U.S.-flag fleets to keep Great Lakes shipyards busy this winter
Temperatures are dropping, but the pace at Great Lakes shipyards is heating up. Winter is their busiest time and this year is no exception. U.S.-flag Great Lakes vessel operators are going to spend more than $80 million to maintain and modernize their vessels for the 2017 shipping season.
“Once again Lake Carriers’ Association members are demonstrating their commitment to Great Lakes shipping,” said James H.I. Weakley, President of the trade association representing the major U.S.-flag carriers. “As a Department of Homeland Security report has emphasized, many steel mills, power plants and stone quarries do not have viable alternatives for the shipment of their raw materials. If the U.S.-flag Great Lakes fleet is not primed to meet the needs of commerce in 2017, industrial activity and hundreds of thousands of family-sustaining jobs would be in jeopardy. This year’s winter work program ensures the vessels will be ready.”
Much of the work to be done this winter is normal maintenance, such as overhauls of engines, cargo hold renewal and replacement of conveyor belts in the unloading systems. Lakers get a real workout during the season. Vessels in the long-haul trades will carry perhaps 50 cargoes. Hulls dedicated to the short-haul trades can easily double that total.
Reducing the industry’s carbon footprint is again a major focus. A 1,000-foot-long U.S.-flag laker will become the fifth vessel to have an exhaust-scrubbing system installed in the past few years. The conversion of a steamship to a diesel-powered vessel will also be completed this winter.
Several lakers will be drydocked so the hulls can be surveyed by the U.S. Coast Guard and American Bureau of Shipping, as required by U.S. law. Since they operate in a freshwater environment, lakers need only be drydocked every five to six years, whereas vessels in the ocean (saltwater) trades are required to be drydocked twice in a five-year period.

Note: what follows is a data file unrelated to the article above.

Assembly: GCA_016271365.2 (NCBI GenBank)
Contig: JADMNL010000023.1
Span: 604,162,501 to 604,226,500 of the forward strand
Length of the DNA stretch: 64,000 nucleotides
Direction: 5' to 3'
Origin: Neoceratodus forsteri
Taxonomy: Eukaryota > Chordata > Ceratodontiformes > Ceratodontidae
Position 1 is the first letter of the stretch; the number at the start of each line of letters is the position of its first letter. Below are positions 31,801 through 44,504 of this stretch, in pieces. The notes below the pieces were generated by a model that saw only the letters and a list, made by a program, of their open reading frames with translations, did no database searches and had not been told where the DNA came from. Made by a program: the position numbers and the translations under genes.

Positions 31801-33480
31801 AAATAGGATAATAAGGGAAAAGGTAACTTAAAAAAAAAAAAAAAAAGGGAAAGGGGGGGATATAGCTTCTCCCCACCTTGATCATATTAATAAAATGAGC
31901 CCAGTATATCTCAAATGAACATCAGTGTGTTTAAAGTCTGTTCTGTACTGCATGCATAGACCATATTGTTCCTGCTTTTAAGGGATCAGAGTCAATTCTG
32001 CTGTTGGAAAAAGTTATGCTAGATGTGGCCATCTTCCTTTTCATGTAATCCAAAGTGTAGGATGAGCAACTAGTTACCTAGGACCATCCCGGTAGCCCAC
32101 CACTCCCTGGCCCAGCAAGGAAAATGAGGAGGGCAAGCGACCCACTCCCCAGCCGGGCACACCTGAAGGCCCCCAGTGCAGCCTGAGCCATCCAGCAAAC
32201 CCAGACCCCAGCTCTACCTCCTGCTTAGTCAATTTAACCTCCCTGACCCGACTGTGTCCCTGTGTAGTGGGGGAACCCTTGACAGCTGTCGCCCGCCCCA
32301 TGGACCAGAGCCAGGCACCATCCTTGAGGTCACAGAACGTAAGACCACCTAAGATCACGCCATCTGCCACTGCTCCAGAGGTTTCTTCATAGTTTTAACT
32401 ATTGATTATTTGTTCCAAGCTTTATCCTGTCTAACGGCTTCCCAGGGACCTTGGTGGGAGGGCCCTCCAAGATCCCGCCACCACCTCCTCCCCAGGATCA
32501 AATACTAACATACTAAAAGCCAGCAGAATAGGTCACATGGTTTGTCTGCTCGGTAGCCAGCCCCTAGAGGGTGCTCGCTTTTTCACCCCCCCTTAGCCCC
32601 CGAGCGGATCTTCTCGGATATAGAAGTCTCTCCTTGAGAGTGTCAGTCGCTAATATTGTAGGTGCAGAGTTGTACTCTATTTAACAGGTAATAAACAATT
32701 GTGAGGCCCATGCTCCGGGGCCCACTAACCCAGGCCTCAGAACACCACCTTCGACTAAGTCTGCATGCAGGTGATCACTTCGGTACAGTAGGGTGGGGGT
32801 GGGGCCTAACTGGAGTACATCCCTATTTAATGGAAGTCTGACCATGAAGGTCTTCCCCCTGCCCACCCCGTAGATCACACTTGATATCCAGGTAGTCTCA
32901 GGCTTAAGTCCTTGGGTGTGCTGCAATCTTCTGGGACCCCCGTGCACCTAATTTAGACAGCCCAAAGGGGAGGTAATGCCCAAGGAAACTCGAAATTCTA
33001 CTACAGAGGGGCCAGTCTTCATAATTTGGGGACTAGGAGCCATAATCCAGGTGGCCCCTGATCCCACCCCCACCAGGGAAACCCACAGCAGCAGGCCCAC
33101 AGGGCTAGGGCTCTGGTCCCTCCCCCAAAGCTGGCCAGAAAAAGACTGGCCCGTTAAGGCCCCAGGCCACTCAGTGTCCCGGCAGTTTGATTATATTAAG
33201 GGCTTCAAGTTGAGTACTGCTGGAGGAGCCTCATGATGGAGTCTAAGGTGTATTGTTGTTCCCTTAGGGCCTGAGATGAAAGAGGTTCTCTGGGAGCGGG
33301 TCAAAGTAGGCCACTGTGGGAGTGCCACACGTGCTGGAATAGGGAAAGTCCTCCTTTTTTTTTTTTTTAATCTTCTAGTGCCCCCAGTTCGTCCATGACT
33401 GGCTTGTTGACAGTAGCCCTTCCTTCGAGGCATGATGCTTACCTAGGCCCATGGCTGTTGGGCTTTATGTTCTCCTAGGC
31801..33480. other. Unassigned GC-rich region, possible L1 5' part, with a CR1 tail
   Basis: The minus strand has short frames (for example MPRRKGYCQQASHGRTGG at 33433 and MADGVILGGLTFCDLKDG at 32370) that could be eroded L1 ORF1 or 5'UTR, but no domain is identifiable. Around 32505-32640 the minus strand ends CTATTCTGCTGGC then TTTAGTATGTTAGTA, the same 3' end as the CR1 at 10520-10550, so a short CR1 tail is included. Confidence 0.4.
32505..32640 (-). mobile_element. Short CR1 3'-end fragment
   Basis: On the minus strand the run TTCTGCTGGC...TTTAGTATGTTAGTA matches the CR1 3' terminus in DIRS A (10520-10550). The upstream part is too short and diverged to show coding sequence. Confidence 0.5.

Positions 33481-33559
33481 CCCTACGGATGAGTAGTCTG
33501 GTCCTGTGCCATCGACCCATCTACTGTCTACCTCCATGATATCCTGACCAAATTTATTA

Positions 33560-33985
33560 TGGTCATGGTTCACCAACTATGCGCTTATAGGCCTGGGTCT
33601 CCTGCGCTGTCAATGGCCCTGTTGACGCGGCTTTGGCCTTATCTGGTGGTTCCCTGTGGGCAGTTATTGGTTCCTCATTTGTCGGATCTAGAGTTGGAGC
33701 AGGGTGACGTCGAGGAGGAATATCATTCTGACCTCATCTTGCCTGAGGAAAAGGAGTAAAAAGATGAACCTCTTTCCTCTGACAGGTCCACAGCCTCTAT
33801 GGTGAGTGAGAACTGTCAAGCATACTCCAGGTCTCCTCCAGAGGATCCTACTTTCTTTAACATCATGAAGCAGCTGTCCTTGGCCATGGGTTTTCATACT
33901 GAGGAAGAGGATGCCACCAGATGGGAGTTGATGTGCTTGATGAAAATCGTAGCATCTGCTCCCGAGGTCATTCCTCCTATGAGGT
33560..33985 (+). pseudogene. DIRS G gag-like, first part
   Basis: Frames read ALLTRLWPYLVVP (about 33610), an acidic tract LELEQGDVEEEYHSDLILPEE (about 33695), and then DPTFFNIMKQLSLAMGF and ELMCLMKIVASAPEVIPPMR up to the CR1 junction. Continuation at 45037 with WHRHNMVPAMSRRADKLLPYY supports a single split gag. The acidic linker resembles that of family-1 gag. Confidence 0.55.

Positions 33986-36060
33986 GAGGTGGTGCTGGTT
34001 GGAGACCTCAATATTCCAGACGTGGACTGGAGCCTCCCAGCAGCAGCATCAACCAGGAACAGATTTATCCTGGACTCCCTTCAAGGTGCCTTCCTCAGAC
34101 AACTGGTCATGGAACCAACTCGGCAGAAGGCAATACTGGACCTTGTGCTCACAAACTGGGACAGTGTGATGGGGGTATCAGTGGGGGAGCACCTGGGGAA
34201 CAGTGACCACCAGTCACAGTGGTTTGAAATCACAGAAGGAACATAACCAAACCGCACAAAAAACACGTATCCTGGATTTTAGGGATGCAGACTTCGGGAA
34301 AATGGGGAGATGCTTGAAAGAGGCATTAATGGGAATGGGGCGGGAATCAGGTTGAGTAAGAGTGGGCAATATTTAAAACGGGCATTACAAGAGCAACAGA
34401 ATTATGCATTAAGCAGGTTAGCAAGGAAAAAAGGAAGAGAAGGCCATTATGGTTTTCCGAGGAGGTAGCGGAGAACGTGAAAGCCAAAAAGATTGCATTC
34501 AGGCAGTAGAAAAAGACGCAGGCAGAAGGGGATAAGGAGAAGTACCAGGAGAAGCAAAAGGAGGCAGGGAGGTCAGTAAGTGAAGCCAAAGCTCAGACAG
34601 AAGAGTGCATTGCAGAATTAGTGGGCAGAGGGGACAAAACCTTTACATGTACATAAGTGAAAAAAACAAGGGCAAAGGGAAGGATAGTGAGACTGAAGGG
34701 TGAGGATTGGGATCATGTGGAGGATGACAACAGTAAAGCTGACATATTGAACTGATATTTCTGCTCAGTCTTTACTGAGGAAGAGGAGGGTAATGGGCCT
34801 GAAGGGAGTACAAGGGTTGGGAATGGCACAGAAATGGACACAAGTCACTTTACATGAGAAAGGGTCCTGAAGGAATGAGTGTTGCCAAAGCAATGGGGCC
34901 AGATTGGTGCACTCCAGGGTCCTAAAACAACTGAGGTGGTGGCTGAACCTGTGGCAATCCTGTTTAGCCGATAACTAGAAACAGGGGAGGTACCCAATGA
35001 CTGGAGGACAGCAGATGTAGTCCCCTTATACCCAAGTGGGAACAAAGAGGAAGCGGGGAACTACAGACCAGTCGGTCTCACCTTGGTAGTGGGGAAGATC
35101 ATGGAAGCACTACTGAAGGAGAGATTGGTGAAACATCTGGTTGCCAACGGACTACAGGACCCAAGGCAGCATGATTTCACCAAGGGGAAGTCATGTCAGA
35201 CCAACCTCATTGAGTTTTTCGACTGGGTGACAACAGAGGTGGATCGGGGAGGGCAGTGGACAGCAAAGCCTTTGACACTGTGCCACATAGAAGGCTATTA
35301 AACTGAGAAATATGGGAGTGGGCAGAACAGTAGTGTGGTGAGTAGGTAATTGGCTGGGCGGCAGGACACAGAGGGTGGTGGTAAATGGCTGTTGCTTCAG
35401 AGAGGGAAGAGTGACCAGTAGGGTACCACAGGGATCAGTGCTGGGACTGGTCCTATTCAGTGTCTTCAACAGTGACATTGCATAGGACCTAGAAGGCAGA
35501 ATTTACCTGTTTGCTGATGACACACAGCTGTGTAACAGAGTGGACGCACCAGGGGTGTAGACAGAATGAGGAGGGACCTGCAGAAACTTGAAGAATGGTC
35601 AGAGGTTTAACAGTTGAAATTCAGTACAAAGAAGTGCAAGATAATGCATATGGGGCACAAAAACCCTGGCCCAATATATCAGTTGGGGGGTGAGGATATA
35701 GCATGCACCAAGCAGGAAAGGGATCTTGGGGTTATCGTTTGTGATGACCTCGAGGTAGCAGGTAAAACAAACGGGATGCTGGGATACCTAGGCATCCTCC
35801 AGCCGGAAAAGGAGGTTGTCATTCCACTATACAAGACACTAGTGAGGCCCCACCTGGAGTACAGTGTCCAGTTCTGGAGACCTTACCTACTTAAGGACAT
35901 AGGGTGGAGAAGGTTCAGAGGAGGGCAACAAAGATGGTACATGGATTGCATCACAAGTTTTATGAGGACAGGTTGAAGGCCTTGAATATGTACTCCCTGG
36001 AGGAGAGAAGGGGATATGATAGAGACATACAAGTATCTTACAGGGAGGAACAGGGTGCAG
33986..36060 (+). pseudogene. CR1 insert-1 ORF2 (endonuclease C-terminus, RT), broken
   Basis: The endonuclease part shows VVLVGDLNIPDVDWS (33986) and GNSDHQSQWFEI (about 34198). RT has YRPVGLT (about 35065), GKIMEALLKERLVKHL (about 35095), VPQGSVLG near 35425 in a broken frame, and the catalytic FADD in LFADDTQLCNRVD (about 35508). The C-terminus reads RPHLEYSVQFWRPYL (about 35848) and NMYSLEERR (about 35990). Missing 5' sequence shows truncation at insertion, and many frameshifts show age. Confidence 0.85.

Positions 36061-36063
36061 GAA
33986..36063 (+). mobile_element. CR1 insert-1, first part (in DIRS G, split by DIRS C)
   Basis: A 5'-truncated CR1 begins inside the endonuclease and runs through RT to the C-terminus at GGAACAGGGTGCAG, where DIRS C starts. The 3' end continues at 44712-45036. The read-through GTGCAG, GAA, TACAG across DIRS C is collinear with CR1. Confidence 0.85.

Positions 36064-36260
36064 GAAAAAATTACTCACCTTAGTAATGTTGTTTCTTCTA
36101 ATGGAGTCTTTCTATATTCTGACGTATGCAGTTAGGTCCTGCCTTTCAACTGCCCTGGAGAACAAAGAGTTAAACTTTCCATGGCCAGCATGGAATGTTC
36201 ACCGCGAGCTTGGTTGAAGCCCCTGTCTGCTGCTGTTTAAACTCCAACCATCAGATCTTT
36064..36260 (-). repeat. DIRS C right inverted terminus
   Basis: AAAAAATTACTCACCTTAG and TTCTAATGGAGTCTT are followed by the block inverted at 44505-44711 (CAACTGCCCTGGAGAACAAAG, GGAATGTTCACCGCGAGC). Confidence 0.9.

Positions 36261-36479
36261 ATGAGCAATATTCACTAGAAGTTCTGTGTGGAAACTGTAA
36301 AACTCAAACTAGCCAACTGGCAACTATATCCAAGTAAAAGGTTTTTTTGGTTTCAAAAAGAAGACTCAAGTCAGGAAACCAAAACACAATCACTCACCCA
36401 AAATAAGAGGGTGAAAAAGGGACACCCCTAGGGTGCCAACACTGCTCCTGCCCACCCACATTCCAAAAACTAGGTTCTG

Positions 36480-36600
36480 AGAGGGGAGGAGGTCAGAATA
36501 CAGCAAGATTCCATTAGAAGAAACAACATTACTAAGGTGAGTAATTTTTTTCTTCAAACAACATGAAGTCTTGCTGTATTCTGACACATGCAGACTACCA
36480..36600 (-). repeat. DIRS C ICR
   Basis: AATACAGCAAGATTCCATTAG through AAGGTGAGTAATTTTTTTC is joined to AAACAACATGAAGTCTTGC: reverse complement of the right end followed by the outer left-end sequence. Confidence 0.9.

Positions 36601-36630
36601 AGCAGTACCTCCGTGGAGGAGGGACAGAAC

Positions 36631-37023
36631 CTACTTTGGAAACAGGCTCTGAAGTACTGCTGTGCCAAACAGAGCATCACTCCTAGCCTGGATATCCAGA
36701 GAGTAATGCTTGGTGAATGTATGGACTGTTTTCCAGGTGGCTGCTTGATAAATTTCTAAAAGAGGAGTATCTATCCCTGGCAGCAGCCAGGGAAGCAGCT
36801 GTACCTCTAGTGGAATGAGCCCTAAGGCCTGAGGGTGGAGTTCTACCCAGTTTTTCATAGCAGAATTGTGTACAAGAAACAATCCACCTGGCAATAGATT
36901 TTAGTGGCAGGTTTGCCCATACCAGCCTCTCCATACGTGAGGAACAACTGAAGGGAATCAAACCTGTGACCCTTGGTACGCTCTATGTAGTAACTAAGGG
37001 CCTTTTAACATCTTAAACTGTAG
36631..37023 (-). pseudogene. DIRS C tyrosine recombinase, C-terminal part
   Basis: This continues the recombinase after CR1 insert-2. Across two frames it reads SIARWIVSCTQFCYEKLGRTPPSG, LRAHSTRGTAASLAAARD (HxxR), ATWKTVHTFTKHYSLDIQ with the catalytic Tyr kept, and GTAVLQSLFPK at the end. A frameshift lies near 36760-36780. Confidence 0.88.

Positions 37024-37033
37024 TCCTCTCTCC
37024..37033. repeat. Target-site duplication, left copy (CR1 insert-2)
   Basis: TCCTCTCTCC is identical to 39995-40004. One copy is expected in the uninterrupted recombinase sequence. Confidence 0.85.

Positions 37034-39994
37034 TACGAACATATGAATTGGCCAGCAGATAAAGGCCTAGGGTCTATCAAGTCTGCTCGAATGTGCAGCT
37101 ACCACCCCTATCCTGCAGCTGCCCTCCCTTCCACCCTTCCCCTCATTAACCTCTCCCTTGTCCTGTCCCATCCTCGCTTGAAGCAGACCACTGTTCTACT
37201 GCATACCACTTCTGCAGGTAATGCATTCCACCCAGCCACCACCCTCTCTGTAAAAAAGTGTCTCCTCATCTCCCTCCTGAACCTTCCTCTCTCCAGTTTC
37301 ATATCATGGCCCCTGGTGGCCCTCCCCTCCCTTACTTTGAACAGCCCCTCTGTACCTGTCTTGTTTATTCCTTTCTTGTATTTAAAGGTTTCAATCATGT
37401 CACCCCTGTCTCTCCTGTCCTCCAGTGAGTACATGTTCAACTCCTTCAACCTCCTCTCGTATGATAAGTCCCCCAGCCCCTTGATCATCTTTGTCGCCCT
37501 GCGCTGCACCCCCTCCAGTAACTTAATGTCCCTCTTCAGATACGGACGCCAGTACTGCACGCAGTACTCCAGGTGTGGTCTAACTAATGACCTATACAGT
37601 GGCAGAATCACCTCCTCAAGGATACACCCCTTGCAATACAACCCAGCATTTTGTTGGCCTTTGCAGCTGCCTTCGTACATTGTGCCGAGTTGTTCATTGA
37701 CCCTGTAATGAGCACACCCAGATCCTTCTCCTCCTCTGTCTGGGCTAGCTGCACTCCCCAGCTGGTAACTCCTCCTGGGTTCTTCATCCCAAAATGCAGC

The benign Lakes environment allows for long careers. Two vessels, the Mesabi Miner and the Walter J. Mccarthy, Jr., will mark their 40th year of operation in 2017. During those four decades of service those vessels have collectively carried approximately 220 million tons of iron ore and coal.
The oldest vessel expected to see service in 2017, the cement barge St. Marys Challenger, will mark her 111th season on the “inland seas.” That vessel has carried more than 100 million tons of several types of cargo since being launched as the ore carrier William P. Snyder in 1906.
The major shipyards on the Lakes are located in Sturgeon Bay, Superior and Marinette, Wisconsin; Erie, Pennsylvania; and Toledo, Ohio. Smaller “topside” repair operations are located in Cleveland, Ohio; Escanaba, Michigan; Buffalo, New York; and several cities in Michigan. The industry’s annual payroll for its 2,700 employees approaches $125 million and it is estimated that a wintering vessel generates an additional $800,000 in economic activity in the community in which it is moored.
Great Lakes shipyards continually upgrade their facilities to serve the fleet. For example, Fraser Shipyards in Superior, Wisconsin added an additional 880 feet of dock and berthing space in 2016.